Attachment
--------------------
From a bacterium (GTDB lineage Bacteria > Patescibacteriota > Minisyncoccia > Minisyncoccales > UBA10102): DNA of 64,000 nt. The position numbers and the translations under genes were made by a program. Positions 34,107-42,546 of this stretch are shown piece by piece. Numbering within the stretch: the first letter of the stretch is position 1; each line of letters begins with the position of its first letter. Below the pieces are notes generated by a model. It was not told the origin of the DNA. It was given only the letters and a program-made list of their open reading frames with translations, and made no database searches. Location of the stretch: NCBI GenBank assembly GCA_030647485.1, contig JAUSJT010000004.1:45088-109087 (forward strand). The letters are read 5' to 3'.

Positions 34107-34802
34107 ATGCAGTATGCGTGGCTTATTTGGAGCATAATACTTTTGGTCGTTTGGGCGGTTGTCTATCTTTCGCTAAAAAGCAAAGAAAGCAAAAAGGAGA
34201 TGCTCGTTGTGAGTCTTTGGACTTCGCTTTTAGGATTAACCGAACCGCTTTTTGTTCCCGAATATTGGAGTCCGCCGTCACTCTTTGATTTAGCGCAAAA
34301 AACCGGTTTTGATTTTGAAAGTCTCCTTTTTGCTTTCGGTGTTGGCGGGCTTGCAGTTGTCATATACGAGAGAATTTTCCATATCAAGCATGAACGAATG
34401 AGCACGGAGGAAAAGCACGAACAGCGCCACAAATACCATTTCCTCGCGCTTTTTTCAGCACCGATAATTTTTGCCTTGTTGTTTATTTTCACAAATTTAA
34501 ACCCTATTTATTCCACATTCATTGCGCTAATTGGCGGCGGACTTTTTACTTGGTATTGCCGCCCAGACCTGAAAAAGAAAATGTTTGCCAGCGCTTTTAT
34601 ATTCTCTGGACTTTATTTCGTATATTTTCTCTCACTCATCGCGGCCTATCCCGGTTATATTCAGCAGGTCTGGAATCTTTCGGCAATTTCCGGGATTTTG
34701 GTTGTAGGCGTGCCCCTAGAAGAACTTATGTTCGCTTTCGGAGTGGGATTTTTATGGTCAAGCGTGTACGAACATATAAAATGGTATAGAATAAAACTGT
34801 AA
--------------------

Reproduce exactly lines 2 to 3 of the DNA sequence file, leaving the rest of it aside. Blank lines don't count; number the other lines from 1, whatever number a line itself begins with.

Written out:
Positions 34107-34802
34107 ATGCAGTATGCGTGGCTTATTTGGAGCATAATACTTTTGGTCGTTTGGGCGGTTGTCTATCTTTCGCTAAAAAGCAAAGAAAGCAAAAAGGAGA